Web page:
Jaff Decker: It is a good feeling. I had a lot of support from my family being here in town/ I live 10 minutes away from here. I felt like I was seeing the ball really well, and it was a really great feeling to do it here in my hometown.
You had a .520 on-base percentage during the season. Was there a tendency to want to be more aggressive with men on base where you are trying to make something happen?
Jaff Decker: A little bit and there will be that more and more as I get moved up. Pitchers throw more strikes so you have to be more aggressive for the strikes you do see.
My whole philosophy is seeing that one pitch and hitting it and taking all the others ones that are off the plate.
You go up to Eugene and get in three games. In that third game, you get hit in the hand. Is this my new league?
Jaff Decker: It wasn't a very good feeling. I came in and was seeing the ball well. I got two hits in the first game and didn't see another fastball. It was a real struggle and getting hit summed it in the last two games. But, it was a lot of fun to go up there and see the crowds – besides my family.
People have always thrown out the Matt Stairs comparison in regards to you. Are you sick of it?
Jaff Decker: A little bit, but being compared to a major leaguer who has had a lot of time and a lot of success – it is almost an honor to be compared to somebody like that. At the same time, I want to make my own statement.
You went out to the Padres Instructional League. Was there something you wanted to work on or the Padres wanted you to work on?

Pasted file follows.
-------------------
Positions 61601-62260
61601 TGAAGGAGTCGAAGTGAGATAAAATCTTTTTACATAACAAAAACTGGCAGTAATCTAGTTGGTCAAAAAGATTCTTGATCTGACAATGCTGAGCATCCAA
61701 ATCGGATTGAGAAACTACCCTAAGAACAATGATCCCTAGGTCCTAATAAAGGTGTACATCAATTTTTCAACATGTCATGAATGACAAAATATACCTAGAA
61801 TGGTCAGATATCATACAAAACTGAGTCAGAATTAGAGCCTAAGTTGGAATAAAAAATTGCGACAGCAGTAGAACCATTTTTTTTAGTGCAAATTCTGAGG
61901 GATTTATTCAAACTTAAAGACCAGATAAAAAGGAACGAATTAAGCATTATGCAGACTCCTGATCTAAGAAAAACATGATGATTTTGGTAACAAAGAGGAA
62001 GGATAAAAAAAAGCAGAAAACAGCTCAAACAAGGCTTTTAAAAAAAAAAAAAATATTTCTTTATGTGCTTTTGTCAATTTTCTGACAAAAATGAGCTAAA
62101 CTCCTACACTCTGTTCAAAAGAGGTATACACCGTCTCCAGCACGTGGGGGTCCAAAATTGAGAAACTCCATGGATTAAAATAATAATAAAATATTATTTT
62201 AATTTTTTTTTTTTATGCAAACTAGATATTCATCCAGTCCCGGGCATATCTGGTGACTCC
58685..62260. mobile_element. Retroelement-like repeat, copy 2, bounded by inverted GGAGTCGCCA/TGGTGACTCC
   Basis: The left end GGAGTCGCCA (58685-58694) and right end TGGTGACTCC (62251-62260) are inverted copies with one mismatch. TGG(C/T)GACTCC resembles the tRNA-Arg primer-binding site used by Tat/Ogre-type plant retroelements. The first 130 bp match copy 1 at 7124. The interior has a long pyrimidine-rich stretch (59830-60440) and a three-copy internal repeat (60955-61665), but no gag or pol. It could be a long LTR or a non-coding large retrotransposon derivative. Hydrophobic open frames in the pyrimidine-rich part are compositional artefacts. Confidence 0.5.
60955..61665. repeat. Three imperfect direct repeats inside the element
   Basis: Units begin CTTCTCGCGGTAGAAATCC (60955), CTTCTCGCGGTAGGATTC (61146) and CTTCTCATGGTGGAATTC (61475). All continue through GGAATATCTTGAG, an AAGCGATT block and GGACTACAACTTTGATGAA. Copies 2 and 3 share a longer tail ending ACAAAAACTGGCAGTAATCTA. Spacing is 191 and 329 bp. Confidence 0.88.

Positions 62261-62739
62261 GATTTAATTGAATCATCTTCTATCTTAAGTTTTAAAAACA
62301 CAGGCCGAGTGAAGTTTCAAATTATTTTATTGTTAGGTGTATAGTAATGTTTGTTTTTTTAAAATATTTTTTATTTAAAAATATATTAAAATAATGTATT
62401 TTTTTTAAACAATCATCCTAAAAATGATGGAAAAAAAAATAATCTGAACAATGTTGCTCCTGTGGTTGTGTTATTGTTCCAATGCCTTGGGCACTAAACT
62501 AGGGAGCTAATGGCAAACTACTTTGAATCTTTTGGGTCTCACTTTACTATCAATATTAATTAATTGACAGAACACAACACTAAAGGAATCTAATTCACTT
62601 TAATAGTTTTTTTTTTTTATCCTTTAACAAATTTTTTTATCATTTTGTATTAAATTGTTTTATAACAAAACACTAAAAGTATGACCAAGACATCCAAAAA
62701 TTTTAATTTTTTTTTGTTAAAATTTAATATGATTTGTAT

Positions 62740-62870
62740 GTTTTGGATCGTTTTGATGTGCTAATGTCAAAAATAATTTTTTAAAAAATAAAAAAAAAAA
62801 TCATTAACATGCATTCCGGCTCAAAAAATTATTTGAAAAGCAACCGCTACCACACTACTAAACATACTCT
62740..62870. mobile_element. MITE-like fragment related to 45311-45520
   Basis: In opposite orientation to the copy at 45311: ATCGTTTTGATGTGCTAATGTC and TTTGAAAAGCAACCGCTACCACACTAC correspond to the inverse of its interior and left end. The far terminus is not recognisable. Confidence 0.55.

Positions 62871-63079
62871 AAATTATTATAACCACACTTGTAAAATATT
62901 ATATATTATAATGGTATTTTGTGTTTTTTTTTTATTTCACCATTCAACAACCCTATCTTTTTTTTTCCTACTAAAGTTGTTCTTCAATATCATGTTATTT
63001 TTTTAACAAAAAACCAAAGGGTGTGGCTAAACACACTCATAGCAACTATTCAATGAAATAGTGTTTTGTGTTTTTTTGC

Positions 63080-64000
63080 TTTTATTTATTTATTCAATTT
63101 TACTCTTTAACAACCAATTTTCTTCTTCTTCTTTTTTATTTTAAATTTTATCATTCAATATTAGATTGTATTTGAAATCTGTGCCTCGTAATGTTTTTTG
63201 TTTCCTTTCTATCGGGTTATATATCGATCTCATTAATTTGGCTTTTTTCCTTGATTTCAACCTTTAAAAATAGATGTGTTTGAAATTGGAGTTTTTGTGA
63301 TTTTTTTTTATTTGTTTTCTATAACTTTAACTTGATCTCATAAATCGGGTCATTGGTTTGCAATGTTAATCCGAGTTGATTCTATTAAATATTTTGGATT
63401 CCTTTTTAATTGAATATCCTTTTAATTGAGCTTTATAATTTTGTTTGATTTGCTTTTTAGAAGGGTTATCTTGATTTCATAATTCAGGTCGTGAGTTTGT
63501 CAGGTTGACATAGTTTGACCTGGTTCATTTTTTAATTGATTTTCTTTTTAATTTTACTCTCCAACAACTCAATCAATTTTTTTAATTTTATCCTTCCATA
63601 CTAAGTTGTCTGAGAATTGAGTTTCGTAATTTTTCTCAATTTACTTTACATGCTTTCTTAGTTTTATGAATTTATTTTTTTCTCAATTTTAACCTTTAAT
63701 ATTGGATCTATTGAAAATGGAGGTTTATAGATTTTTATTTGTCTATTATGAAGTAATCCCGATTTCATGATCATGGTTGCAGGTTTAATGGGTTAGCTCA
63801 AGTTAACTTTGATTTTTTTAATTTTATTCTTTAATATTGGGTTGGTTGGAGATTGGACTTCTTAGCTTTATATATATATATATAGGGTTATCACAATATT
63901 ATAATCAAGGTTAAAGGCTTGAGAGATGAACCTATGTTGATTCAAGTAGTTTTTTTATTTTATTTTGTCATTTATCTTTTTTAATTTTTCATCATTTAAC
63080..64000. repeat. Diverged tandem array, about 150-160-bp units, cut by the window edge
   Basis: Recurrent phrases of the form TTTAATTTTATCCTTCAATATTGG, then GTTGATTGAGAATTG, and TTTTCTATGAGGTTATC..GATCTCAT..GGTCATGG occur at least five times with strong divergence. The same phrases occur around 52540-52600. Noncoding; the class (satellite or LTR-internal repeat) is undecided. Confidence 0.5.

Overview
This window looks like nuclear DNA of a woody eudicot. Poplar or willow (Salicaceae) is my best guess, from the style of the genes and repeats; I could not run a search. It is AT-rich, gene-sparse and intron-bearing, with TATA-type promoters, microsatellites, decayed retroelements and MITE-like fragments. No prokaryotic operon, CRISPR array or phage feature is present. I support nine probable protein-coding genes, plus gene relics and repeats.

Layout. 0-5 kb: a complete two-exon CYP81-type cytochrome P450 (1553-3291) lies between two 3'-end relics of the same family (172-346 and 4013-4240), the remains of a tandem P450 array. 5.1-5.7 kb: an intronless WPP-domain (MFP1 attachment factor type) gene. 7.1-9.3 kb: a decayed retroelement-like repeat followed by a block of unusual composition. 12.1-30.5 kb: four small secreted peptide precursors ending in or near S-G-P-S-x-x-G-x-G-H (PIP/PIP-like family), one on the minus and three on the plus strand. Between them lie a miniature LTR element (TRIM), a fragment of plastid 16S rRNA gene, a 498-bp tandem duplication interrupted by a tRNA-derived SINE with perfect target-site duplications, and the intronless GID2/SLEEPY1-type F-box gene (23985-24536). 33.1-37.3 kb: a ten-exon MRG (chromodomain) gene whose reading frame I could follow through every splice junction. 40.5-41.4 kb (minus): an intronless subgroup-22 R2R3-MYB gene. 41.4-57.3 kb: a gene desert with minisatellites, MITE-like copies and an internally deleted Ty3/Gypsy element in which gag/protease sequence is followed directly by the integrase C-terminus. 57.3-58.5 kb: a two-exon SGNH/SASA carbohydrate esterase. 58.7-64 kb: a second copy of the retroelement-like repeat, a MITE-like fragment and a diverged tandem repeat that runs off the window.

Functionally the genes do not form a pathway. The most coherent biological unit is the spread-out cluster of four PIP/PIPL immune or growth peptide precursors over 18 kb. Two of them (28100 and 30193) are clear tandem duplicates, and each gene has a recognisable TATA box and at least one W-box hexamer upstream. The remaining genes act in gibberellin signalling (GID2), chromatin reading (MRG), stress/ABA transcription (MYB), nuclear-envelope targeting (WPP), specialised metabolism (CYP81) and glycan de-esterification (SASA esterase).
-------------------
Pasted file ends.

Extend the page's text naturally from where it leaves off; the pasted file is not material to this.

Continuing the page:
Jaff Decker: Seeing the ball, getting more at-bats. I was getting tired there since I hadn't played in that many games before. It went well. They said they didn't want to change anything until we need to.
With your approach, it can be a catch-22. We know you want to get on base and no one can complain about that. At the same time, the thinking goes to, ‘If I can drive this run in instead of getting this walk.' Is that tough mentally to sit back and wait and look for that one pitch?
Jaff Decker: It is a lot like that. It is kind of frustrating but at the same time I have faith in my teammates behind me. I was always taught it is about getting on base. If you get that pitch, you are going to hit it. You only get one pitch in the pros. You want to make sure you hit it. That is how I got brought up and was taught to hit.
Who does the credit go to for such an advanced approach at such a young age? Most kids are being taught to put the elbow up and swing.
Jaff Decker: A lot of that goes to my dad and my stepdad. They have coaches me since I was four years old and we worked together.
My dad is a big part of what I have done and where I have come from. They told me to wait on it. ‘They have to throw you three pitches to get you out. Wait for that one.'
Next year, you will be moving up in the system and won't have that family buffer. Have you thought about that and how it might be the first time you are on your own?
Jaff Decker: A little bit. I did go to Venezuela a couple of years ago. That was a real experience, being on my own and in a different country. It was a lot of fun. I will miss my parents, but I have a goal and it is to make it to the majors. This is what I have to do.
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